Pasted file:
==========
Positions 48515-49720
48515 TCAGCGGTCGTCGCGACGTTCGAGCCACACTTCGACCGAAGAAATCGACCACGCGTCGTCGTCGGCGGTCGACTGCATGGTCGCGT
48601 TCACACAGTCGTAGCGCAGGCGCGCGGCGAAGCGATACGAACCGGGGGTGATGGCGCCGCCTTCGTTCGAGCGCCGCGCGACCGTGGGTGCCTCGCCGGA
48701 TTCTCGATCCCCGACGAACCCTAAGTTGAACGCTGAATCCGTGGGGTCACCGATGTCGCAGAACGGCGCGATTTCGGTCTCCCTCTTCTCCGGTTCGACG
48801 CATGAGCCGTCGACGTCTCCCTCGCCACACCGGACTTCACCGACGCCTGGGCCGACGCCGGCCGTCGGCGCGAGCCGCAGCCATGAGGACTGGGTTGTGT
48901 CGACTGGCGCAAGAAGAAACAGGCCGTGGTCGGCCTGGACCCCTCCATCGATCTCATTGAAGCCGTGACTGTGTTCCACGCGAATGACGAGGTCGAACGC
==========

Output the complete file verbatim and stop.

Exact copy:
Positions 48515-49720
48515 TCAGCGGTCGTCGCGACGTTCGAGCCACACTTCGACCGAAGAAATCGACCACGCGTCGTCGTCGGCGGTCGACTGCATGGTCGCGT
48601 TCACACAGTCGTAGCGCAGGCGCGCGGCGAAGCGATACGAACCGGGGGTGATGGCGCCGCCTTCGTTCGAGCGCCGCGCGACCGTGGGTGCCTCGCCGGA
48701 TTCTCGATCCCCGACGAACCCTAAGTTGAACGCTGAATCCGTGGGGTCACCGATGTCGCAGAACGGCGCGATTTCGGTCTCCCTCTTCTCCGGTTCGACG
48801 CATGAGCCGTCGACGTCTCCCTCGCCACACCGGACTTCACCGACGCCTGGGCCGACGCCGGCCGTCGGCGCGAGCCGCAGCCATGAGGACTGGGTTGTGT
48901 CGACTGGCGCAAGAAGAAACAGGCCGTGGTCGGCCTGGACCCCTCCATCGATCTCATTGAAGCCGTGACTGTGTTCCACGCGAATGACGAGGTCGAACGC